THE BLOG

CrossFit Hell... of My Own Making

02/05/2015 03:14 pm ET | Updated Apr 07, 2015
Michelle Kennedy

"Quit fearing everything!" barks Aaron, my favorite trainer. It's 7 a.m., and I'm trying to conquer this 4-foot-high sit-ups contraption.

With both ankles hooked into holsters and my butt cheeks firmly planted on a shiny black cushion, I'm afraid to lean back onto nothing. So, I sit paralyzed, arms crisscrossed over my chest like a dead person, with Aaron staring at me.

"Seriously, Michelle. What are you afraid of? It's a sit-up," he says.

"I lean back and there is nothing there (insert abandonment issues metaphor). What if the ankle holder breaks?" I ask.

"It's not going to break. I'm right here. Now lean back!"

Cut and paste this conversation into dozens of scenarios I've experienced in the "Great CrossFit Adventure" I've embarked upon at Aquila Fitness in East Sacramento, and you can visualize what Aaron has had to deal with. I wear CrossFit fear like face paint, and I'm fully aware I can be a real pain in the ass.

My CrossFit highs and lows are actually comical at times. I can haul ass on a rowing machine, jump rope with this super heavy rope, slam a tire with a sledge hammer, start crying for no particular reason, and then gallantly swing a kettlebell around like a frigging professional discus thrower, all within the course of 20 minutes.

Then, we're told to do these tricky power-clean-snap maneuver things with this bar holding gigantic round weights, and I want to cry again. The experience is like staying with a hot boyfriend you kind of hate. I can't leave because deep down I really like that place.

I actually did try to quit once. About two months in, I told the owner I just didn't think I would ever (fear) be excited (fear) to lift (fear) that huge barbell thing. He then returned my email with four fat paragraphs of subtle, yet poignant, ass-ripping truths.

I was so pissed he tried to challenge me, I didn't even get past his first sentence for a couple of days. When I finally read the entire message, I realized all of his words could have been cut down to one thought: "I think you are afraid because it's all foreign, and you haven't given it enough of a chance yet." He had a point, so my ego marched us right back into that gym.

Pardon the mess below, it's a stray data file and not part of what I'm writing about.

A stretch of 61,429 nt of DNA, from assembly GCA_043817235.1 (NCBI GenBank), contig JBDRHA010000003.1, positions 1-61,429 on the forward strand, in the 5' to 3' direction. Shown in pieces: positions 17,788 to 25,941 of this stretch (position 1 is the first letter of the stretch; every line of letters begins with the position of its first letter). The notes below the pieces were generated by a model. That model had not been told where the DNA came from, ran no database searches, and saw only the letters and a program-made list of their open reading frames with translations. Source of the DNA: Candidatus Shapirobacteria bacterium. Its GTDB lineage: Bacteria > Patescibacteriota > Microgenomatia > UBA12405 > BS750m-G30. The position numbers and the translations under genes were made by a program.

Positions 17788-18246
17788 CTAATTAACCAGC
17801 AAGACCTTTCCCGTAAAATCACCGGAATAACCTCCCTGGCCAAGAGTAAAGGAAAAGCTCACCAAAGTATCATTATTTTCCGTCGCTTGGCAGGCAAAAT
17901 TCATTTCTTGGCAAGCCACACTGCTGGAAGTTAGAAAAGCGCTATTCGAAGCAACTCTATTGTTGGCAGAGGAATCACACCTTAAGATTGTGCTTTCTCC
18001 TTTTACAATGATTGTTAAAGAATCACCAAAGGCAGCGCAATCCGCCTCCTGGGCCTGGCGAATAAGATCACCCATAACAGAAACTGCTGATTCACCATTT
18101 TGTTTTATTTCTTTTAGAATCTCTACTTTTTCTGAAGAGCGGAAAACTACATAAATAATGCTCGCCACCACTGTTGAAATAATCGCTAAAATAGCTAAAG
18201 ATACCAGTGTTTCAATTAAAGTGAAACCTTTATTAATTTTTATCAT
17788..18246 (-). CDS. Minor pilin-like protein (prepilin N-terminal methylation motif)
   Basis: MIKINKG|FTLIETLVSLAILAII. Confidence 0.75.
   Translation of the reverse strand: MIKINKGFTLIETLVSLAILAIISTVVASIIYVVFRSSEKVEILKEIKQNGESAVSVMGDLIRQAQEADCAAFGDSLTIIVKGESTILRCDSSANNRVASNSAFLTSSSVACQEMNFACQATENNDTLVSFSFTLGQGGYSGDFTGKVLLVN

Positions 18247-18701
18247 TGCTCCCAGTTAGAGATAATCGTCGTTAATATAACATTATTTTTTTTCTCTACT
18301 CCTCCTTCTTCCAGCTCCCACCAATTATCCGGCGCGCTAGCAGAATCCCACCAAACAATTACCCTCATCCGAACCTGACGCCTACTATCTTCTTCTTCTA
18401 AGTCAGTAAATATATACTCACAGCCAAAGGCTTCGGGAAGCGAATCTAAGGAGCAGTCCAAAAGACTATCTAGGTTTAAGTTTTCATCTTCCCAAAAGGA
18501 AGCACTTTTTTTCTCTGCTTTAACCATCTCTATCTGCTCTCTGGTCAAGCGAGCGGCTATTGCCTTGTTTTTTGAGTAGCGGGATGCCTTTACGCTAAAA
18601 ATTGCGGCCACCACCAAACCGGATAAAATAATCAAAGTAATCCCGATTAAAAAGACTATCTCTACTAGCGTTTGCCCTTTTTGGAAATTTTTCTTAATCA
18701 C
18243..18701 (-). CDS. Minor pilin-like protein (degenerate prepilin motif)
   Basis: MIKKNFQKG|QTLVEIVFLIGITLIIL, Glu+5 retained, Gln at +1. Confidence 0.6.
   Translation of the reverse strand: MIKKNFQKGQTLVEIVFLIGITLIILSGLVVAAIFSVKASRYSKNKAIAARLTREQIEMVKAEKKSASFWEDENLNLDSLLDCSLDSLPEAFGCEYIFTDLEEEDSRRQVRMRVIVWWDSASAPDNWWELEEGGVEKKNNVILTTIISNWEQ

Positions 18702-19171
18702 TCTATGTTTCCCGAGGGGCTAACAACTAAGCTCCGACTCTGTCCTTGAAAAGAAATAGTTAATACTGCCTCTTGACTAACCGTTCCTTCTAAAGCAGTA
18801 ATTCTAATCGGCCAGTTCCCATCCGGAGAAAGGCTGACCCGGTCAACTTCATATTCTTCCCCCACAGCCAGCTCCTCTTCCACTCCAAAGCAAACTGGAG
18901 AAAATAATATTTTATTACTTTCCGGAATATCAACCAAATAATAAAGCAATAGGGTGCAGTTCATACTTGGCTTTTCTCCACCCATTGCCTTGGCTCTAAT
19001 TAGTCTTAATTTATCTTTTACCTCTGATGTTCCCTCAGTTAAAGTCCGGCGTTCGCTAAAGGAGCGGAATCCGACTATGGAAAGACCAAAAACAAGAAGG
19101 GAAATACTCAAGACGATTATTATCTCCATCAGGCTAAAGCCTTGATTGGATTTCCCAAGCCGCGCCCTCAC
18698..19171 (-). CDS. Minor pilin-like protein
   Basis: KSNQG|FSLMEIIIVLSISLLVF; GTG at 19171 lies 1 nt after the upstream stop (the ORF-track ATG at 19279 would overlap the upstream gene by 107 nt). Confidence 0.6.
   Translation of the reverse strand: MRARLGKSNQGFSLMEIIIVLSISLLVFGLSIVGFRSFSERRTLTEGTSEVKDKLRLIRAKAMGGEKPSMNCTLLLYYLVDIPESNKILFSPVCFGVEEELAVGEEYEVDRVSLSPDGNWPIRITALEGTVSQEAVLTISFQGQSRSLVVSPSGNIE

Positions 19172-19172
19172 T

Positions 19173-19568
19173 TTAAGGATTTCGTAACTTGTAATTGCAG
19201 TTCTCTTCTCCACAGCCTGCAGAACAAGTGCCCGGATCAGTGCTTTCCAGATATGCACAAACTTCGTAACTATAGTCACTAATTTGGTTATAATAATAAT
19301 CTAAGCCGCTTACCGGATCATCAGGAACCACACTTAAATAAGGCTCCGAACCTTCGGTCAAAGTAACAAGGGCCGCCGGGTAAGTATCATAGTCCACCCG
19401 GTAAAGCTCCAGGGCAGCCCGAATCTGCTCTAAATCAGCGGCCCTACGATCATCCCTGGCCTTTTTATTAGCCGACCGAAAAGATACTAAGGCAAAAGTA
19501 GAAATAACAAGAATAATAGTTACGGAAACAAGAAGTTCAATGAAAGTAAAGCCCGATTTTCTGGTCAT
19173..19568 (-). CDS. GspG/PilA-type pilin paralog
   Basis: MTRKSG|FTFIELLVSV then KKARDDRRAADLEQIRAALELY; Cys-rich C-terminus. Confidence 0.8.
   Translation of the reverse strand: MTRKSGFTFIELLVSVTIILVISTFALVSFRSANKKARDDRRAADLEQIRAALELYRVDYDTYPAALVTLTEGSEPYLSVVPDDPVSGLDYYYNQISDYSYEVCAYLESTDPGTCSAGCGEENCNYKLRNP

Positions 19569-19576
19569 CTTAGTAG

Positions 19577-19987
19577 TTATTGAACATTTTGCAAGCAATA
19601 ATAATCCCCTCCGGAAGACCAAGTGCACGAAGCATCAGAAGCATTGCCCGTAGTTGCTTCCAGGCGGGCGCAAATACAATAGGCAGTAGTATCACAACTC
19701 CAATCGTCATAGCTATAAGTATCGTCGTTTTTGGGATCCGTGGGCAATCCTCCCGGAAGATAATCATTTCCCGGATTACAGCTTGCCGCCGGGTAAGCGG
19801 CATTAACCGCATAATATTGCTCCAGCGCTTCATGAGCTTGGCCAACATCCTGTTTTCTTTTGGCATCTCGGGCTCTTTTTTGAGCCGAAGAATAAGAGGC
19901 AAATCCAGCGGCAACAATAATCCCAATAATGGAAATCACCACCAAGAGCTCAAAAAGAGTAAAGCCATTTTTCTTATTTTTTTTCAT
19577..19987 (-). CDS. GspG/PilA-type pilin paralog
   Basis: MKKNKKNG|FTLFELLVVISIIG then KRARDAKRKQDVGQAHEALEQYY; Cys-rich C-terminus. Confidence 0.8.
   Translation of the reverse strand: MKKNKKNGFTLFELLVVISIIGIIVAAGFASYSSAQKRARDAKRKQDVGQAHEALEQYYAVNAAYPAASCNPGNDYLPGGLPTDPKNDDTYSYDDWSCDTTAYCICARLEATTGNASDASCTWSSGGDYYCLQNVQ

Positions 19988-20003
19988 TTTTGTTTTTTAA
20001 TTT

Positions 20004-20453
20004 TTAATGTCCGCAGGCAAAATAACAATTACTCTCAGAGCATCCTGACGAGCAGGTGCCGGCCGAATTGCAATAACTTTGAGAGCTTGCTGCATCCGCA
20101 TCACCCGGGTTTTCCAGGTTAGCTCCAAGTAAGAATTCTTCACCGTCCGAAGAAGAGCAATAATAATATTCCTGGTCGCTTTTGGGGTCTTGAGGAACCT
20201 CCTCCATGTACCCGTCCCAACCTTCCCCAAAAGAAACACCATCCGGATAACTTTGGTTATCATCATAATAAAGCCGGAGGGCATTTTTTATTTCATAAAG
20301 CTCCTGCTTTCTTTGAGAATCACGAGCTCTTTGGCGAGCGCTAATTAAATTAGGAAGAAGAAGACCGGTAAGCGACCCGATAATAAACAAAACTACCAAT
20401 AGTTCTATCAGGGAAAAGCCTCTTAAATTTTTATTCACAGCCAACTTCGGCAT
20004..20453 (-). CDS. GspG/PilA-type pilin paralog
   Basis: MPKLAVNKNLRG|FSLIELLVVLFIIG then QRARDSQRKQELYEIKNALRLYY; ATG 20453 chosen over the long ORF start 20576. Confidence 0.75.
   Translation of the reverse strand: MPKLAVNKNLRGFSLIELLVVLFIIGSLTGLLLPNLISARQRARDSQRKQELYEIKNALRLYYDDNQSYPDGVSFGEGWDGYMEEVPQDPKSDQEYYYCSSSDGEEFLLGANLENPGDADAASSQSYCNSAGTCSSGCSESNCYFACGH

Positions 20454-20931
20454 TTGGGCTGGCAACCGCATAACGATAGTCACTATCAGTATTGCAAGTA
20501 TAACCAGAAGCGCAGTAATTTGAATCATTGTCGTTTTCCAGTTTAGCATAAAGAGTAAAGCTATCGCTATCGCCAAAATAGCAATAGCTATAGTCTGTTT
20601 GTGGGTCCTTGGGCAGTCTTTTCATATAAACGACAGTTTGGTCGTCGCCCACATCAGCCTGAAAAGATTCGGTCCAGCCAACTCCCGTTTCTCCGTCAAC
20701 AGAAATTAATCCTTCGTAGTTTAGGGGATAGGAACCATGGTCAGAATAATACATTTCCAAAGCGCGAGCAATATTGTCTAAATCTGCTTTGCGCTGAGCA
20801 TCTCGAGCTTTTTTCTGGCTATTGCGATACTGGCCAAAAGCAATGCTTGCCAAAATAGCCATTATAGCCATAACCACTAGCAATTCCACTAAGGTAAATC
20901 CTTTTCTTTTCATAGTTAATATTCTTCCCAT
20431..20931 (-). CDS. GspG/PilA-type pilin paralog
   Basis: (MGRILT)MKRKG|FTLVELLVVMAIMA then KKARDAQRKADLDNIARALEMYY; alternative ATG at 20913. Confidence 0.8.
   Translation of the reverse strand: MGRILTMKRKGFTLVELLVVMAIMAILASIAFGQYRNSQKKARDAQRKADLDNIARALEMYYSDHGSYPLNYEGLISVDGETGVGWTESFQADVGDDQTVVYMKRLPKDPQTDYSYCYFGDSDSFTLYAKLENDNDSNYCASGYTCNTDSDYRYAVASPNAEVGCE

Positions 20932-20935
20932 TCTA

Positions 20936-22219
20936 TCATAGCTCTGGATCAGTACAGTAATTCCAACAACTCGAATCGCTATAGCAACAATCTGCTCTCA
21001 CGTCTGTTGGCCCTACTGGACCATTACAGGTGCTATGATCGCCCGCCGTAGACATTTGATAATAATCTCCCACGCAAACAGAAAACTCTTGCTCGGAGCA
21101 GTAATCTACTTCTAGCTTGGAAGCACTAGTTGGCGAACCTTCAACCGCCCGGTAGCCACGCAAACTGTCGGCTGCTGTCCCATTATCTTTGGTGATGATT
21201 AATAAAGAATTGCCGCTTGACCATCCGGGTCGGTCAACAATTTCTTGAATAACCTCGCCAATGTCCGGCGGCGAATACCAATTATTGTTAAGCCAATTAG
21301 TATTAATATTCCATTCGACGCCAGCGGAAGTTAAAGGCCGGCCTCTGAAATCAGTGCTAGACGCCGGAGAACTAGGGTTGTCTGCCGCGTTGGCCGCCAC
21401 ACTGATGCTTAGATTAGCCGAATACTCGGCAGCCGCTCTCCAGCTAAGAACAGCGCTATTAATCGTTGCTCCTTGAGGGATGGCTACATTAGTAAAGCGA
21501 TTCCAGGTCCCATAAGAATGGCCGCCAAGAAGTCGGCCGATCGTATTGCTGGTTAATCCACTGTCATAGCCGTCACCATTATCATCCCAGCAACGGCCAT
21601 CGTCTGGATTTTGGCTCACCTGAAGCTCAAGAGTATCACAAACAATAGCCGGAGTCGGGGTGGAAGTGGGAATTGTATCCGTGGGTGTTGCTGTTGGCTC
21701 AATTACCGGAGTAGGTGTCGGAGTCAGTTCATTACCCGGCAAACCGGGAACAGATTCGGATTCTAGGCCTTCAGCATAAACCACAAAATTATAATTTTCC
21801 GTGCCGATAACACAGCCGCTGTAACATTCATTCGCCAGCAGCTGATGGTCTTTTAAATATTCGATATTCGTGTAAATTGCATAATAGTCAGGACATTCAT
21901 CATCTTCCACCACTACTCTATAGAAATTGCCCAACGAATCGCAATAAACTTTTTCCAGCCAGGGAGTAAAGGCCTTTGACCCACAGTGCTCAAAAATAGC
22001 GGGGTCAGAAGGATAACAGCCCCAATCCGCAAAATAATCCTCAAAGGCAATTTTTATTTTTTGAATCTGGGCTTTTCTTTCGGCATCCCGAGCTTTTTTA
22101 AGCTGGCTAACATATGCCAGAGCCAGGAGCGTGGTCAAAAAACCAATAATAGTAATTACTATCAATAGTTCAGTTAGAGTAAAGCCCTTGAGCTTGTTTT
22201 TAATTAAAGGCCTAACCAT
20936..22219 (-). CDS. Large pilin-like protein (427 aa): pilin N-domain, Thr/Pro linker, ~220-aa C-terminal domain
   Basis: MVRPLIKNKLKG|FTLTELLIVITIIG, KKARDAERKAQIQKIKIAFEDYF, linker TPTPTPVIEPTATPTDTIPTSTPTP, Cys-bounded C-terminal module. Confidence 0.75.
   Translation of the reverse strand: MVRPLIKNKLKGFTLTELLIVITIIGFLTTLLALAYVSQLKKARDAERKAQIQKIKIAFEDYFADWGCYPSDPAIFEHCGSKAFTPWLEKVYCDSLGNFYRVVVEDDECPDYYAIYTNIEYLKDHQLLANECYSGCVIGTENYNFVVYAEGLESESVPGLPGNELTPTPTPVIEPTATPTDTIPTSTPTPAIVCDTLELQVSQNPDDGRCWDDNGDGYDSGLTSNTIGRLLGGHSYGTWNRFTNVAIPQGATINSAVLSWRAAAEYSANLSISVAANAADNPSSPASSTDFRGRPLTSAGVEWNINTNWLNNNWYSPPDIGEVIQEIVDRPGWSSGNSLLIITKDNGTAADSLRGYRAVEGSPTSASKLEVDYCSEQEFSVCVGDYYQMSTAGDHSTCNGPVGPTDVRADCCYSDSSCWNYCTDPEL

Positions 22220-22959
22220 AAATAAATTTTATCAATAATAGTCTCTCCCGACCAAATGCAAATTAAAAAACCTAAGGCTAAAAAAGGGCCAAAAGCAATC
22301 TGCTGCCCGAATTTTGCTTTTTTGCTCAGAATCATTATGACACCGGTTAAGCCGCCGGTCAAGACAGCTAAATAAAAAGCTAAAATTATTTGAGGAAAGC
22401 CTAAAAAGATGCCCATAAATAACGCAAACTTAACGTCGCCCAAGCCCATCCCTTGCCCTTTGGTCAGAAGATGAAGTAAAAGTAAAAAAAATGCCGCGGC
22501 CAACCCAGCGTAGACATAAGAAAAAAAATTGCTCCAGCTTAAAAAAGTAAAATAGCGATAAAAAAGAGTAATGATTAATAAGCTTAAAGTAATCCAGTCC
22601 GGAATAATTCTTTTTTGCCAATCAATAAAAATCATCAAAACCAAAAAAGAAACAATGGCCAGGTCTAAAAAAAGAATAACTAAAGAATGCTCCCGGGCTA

Things I like about CrossFit:

• I get to do cartwheels and skip backwards.
• It challenges me and is never the same.
• The classes move quickly, so I don't have too much time to bitch or daydream. You just get 'er done and go home.
• I've buried the lead: I lost 9 pounds.

Things I hate about CrossFit:

• This not-so-graceful bear crawl exercise where you have to crawl across the floor with your butt in the air. I like the exercise, but always feel like my underwear is creeping out of my pants, so I really feel dumb on that one. Actually, I feel like my underwear is sticking out a lot of the time. Fuck it.
• Summersaults. Doing one of them makes me so dizzy, I almost throw up. I can't understand how I did so many effortlessly as a kid.
• Push-ups and pull-ups because I still can't do one by myself. Not one. I'll keep trying.

Things that surprised me about CrossFit:

• It's not a cult. I take classes with lots of women just like me, and we are encouraging and work together. I don't feel like I stick out like a sore thumb the way I thought I would. Granted, there are dudes in there who wear knee socks and get all grunty and crazy with those weights. But who cares? They aren't hurting anyone (or my eyes). Sometimes they walk around the room on their hands (show offs), which gives me hope that maybe some day I can do one push-up. Just one.
• The trainers are nice and super thorough. Part of my fear is that I will get hurt, and I certainly could. But I think overall, if I continue to follow directions on posture and positioning, I should be fine. Nobody pushes me to do anything I don't feel comfortable with.
• Some of them are Paleo and some eat cookies and biscuits. No pressure there. (I'll hold off on telling them I'm experimenting with a vegan diet.)

Funniest CrossFit moments so far:

• This one time when I was trying to grab the lighter and easier weight bar, and one of the trainers yelled to the class that, "Those lighter bars are for the elderly and injured!"
• When one of the trainers told me: "You are very flexible, Michelle. Not a whole lot of strength though."
• The time we were all in a circle straddling our legs to stretch, and I looked down and realized there was a hole in my yoga pants in the, well, you know. I threw those pants away.

Every time I go back to CrossFit it gets less scary, which I guess is the story of my life. Lifting objects in real life is now easier too.

I still come in last on a lot of the workouts, but whatever. I'll keep trying. I'm doing exercises I've never done, so focusing on the goodness there outweighs everything else.